South Africa’s Sibanye Gold took a major step outside its home market on Friday with a $2.2bn cash bid for Stillwater Mining, the only US miner of platinum and palladium.
If it goes through, the deal will cement South Africa’s grip over global platinum and palladium supply and diversifies Sibanye’s portfolio with US exposure.
However, the price Sibanye is offering to increase its own share of supplies of the precious metals is larger than its market value and the move triggered a sharp fall in its stock.
Sibanye is buying Stillwater, which operates in Montana and is the largest primary producer of platinum group metals (PMGs) outside South Africa and Russia, with a loan that it will re-finance with debt plus a rights issue of at least $750m.
Chief executive officer Neal Froneman wants to cut the bullion miner’s dependence on gold and platinum in South Africa, where a volatile currency, disruptive labour strikes and strict government rules have weighed on Sibanye’s share price.
The deal will make Sibanye the world’s third largest palladium producer and fourth largest platinum group metals miner, Froneman said.
Some analysts highlighted the risks as the platinum market sinks into oversupply.
But while demand from the diesel car sector for platinum, which is used in catalytic converters, is under pressure because of air pollution concerns, palladium used in hybrid petrol cars could see higher consumption and the market is in deficit.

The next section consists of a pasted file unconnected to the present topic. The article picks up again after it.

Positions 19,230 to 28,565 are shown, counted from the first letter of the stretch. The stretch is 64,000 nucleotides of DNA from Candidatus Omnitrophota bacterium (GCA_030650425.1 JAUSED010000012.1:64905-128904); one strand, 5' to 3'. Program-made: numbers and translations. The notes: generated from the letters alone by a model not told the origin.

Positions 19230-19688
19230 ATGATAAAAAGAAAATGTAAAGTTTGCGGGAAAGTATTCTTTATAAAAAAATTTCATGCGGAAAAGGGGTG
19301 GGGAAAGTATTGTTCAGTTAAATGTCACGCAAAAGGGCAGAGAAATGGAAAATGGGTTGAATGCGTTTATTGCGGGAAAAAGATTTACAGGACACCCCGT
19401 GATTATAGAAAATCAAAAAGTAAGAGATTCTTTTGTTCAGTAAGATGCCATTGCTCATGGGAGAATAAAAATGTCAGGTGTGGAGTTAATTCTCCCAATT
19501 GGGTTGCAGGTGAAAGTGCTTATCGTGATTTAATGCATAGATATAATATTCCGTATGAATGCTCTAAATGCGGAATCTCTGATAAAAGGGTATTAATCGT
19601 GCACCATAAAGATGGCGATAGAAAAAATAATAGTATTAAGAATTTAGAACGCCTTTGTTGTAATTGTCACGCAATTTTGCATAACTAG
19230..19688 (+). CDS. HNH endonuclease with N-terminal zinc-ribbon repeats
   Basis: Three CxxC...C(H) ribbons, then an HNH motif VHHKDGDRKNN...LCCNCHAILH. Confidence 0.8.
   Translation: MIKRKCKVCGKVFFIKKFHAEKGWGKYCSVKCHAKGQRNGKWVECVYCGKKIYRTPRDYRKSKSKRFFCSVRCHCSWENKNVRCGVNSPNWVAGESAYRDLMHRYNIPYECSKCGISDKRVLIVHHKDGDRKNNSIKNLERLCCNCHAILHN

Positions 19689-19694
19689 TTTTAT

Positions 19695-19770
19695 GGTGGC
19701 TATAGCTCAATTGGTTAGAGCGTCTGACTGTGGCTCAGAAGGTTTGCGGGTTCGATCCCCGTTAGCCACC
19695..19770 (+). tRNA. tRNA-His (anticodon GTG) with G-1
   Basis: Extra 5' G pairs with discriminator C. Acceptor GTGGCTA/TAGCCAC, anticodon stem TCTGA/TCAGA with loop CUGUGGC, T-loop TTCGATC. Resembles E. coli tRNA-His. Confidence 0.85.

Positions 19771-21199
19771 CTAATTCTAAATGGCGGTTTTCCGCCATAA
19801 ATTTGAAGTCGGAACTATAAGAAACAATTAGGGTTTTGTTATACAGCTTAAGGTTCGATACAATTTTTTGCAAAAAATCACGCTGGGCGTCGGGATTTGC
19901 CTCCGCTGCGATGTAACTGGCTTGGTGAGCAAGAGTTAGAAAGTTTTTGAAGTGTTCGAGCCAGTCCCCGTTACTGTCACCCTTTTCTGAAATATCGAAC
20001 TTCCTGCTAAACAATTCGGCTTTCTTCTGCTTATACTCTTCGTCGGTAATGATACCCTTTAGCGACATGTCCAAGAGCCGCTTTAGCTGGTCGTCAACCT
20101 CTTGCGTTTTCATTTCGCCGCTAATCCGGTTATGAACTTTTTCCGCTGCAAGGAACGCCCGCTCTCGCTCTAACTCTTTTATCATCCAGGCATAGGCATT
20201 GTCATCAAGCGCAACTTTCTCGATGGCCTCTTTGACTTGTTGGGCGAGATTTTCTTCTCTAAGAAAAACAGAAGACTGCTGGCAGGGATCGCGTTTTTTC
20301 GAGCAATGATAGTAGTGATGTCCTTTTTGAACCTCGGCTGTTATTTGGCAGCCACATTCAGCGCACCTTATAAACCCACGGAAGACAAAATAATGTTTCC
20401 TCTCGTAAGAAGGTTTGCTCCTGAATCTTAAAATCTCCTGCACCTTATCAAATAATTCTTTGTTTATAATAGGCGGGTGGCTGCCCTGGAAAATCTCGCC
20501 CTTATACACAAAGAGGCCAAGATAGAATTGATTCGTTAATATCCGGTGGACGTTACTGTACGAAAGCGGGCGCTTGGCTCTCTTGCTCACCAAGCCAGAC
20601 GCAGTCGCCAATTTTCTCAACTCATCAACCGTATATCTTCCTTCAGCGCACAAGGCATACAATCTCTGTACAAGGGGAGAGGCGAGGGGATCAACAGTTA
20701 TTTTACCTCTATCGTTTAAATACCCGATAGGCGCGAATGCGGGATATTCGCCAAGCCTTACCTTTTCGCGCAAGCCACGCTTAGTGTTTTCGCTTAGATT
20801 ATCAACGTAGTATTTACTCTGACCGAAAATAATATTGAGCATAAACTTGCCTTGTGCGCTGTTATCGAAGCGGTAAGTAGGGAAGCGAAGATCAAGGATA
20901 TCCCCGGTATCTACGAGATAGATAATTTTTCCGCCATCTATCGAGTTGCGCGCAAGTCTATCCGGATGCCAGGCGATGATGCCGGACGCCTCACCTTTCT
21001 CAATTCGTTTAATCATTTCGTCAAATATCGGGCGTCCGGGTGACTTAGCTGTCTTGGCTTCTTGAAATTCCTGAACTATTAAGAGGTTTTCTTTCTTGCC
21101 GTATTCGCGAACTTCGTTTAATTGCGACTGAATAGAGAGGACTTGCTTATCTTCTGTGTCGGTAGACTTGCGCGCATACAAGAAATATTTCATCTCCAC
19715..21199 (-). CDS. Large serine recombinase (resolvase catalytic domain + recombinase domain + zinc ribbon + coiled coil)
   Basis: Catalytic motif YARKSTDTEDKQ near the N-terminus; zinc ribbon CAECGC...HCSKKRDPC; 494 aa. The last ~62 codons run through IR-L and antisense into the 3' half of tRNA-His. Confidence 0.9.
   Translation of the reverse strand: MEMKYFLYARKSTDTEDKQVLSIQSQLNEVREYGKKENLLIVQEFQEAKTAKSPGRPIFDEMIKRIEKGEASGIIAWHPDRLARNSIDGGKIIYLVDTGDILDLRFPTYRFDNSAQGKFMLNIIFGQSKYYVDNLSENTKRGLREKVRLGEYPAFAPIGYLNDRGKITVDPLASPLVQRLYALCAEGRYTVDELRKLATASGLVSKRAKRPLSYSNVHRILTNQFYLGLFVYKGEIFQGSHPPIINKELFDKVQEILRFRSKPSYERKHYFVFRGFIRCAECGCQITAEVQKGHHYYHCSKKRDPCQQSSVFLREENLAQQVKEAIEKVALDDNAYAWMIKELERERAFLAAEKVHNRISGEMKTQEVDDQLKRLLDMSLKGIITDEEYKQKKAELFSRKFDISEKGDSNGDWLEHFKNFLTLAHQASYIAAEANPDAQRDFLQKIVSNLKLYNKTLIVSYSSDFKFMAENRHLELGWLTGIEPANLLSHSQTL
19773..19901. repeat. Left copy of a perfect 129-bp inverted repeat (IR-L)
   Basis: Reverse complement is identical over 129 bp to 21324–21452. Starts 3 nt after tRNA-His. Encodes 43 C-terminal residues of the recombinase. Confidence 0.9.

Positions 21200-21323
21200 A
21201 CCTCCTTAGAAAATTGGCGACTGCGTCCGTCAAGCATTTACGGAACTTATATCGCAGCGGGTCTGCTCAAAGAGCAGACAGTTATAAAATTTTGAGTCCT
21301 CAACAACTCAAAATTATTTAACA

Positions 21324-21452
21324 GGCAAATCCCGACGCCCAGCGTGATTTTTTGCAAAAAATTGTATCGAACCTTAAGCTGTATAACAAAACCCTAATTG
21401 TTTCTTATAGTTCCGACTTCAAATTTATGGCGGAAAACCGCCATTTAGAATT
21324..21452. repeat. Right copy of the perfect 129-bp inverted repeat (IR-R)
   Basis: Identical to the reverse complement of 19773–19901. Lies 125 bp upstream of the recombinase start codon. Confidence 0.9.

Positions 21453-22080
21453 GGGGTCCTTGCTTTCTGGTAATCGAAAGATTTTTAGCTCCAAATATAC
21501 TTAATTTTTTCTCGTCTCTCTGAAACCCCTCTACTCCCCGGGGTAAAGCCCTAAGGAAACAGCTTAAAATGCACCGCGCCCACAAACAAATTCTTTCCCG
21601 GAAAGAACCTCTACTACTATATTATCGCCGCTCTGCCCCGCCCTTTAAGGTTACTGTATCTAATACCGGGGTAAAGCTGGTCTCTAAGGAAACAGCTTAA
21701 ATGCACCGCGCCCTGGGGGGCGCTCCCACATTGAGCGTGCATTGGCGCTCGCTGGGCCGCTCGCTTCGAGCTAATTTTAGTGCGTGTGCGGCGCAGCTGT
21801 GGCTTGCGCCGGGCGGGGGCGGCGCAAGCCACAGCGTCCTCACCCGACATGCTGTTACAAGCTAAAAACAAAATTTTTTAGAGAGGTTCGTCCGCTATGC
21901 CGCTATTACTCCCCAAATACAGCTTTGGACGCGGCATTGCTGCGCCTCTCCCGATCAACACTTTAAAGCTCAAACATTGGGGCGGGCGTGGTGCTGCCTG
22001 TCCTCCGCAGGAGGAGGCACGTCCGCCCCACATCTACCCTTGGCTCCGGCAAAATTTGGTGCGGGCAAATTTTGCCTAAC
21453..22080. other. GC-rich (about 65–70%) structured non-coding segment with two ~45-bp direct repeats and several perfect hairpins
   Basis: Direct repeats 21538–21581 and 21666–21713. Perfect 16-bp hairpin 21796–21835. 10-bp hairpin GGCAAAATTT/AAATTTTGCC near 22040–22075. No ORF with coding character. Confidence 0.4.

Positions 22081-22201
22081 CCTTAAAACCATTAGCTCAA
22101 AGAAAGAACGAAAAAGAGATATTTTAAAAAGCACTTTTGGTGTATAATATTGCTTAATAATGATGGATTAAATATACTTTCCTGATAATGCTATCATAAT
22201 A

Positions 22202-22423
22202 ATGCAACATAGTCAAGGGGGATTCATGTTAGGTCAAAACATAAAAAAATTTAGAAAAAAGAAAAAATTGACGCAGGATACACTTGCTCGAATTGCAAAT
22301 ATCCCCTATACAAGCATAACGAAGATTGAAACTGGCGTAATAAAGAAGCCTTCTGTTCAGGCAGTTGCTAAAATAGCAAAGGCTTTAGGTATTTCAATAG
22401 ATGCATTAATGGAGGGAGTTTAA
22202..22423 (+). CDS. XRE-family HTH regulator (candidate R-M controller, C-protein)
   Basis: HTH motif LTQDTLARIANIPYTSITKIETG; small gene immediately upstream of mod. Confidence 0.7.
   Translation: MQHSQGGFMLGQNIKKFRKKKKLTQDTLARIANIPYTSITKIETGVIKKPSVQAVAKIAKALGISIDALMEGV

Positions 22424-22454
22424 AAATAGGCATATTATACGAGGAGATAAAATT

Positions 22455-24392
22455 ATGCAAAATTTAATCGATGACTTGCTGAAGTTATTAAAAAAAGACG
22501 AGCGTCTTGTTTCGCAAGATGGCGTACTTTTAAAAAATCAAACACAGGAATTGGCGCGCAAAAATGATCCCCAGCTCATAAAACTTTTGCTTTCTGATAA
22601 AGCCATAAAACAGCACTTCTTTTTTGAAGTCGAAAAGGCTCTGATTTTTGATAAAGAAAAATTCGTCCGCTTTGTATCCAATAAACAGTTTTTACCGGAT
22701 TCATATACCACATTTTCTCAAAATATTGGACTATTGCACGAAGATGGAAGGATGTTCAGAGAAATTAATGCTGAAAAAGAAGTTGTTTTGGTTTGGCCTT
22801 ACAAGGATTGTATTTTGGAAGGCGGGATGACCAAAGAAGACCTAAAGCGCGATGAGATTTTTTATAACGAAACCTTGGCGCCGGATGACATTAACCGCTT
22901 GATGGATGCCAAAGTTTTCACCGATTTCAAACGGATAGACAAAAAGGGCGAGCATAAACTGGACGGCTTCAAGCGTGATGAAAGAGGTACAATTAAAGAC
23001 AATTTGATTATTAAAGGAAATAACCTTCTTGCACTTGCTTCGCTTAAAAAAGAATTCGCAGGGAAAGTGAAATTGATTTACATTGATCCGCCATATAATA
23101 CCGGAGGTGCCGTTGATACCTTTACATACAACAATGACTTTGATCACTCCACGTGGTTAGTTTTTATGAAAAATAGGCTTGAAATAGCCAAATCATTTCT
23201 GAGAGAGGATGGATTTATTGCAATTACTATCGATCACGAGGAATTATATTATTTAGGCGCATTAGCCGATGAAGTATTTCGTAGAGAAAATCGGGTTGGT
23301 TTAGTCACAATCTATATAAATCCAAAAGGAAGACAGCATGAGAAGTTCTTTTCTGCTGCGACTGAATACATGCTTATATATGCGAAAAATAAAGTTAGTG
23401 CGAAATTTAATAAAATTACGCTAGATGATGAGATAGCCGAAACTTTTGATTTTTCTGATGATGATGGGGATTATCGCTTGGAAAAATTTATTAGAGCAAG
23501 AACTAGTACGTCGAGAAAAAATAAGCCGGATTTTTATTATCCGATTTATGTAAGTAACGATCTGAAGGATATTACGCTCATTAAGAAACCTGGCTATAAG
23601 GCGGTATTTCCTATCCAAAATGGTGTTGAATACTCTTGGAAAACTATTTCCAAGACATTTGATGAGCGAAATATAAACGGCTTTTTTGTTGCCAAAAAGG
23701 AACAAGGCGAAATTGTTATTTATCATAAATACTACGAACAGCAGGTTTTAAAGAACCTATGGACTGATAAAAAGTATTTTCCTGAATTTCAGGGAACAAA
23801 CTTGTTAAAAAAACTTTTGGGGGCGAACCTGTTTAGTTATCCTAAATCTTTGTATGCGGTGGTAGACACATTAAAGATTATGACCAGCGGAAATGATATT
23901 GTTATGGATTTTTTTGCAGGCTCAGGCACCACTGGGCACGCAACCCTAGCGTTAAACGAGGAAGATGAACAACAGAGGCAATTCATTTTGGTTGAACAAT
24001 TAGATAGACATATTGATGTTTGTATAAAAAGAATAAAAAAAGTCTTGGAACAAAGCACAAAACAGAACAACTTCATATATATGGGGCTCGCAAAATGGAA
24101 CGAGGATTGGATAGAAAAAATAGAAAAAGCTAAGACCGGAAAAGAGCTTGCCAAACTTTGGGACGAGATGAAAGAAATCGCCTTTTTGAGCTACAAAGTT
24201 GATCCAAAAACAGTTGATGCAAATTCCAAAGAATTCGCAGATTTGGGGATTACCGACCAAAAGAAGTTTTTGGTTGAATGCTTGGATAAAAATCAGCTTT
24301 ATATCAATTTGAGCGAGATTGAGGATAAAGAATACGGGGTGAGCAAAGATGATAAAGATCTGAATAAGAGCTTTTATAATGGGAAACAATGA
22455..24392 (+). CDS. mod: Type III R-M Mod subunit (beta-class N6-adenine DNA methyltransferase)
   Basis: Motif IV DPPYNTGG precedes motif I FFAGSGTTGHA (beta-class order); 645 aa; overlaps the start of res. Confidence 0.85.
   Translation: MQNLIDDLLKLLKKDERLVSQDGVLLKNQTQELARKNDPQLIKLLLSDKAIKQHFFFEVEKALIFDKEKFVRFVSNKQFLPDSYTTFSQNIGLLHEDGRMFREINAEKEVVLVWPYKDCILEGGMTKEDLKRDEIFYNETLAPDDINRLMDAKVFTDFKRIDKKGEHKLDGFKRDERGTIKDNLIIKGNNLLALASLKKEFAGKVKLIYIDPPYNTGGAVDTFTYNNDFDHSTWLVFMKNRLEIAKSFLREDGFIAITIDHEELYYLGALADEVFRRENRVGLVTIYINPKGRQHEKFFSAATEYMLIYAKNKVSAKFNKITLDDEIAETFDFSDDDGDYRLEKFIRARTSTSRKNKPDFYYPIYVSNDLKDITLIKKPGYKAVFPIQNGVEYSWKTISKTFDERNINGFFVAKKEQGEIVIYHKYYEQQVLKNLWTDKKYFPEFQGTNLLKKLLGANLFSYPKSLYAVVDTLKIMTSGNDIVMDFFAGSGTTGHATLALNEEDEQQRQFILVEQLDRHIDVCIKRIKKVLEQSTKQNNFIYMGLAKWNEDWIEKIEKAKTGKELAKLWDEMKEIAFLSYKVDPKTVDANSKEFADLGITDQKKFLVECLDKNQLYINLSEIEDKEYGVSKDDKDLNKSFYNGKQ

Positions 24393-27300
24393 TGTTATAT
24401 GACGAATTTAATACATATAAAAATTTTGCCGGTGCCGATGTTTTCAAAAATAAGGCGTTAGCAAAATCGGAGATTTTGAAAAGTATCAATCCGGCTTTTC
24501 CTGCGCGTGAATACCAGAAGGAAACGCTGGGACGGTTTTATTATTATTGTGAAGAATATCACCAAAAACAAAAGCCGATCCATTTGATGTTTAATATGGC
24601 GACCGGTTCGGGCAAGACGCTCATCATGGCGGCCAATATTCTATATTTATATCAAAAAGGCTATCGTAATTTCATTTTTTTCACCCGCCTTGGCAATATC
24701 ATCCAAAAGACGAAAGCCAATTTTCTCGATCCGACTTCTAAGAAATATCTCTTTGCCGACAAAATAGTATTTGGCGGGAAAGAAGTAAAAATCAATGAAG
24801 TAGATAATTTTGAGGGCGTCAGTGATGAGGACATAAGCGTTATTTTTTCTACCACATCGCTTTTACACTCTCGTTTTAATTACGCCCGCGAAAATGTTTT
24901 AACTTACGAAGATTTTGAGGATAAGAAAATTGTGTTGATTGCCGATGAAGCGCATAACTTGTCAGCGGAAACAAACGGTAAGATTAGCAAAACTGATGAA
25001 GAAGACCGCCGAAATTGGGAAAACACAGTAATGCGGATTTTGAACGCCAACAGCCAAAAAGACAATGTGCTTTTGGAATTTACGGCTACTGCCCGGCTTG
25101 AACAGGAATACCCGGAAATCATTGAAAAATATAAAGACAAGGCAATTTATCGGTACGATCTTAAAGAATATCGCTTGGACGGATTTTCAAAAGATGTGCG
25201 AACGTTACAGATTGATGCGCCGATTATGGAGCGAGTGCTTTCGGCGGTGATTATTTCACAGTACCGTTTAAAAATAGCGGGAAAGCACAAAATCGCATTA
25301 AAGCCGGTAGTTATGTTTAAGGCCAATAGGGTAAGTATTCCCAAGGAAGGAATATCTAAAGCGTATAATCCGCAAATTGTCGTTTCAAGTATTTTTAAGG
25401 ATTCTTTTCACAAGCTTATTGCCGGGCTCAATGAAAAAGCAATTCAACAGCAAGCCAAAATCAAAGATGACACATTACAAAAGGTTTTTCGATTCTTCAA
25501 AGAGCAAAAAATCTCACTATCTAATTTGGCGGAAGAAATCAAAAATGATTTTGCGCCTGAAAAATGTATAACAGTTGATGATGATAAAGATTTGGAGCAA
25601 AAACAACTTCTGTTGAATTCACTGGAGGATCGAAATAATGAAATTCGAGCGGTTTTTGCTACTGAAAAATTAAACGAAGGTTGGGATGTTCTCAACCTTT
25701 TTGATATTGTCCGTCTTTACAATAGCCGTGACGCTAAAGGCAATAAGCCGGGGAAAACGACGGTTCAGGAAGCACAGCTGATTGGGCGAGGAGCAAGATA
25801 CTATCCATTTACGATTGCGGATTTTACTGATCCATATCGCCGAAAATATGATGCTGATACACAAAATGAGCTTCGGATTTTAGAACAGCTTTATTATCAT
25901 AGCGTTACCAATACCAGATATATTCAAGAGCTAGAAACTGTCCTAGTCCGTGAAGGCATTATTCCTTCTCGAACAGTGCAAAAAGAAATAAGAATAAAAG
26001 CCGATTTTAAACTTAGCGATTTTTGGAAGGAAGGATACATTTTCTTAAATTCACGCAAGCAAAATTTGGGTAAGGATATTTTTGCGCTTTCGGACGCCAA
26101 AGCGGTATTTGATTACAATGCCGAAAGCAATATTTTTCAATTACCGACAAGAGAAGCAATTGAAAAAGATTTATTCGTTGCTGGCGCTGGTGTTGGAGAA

Palladium reached its most expensive versus platinum since early 2002 last month as the US election result sparked a surge in cyclical assets.
“It’s a tier one asset in palladium in the United States,” a source close to the deal said. “Normally in the US, there would be a 30-40% premium. This is around 20 percent.”
Sibanye said it will pay $18.00 per share in cash for Stillwater, a 23% premium over Thursday’s closing price, which it was initially financing through a $2.675bn loan arranged by HSBC and Citigroup.
“These are some of the lowest cost ounces in the world,” said Froneman, referring to Stillwater’s operations.
Sibanye’s shares dropped 18% to an 11-month low, but recovered slightly to trade 14% weaker at 24.33 rand by 1300 GMT.
Froneman said Sibanye’s share price was too low, even though it paid “industry-leading dividends” and this was partly because it was “not as geographically diverse” as some competitors.
Sibanye did not detail any regulatory hurdles, saying only that the deal was conditional on the required authorisations.
It said it needed deal approval from its own and Stillwater’s shareholders, although it already has the support of 29% of its own investors.
Sibanye was spun off from Gold Fields in 2013. It bought Aquarius Platinum and Anglo American Platinum’s Rustenburg mines last year.
Source: The Africa Report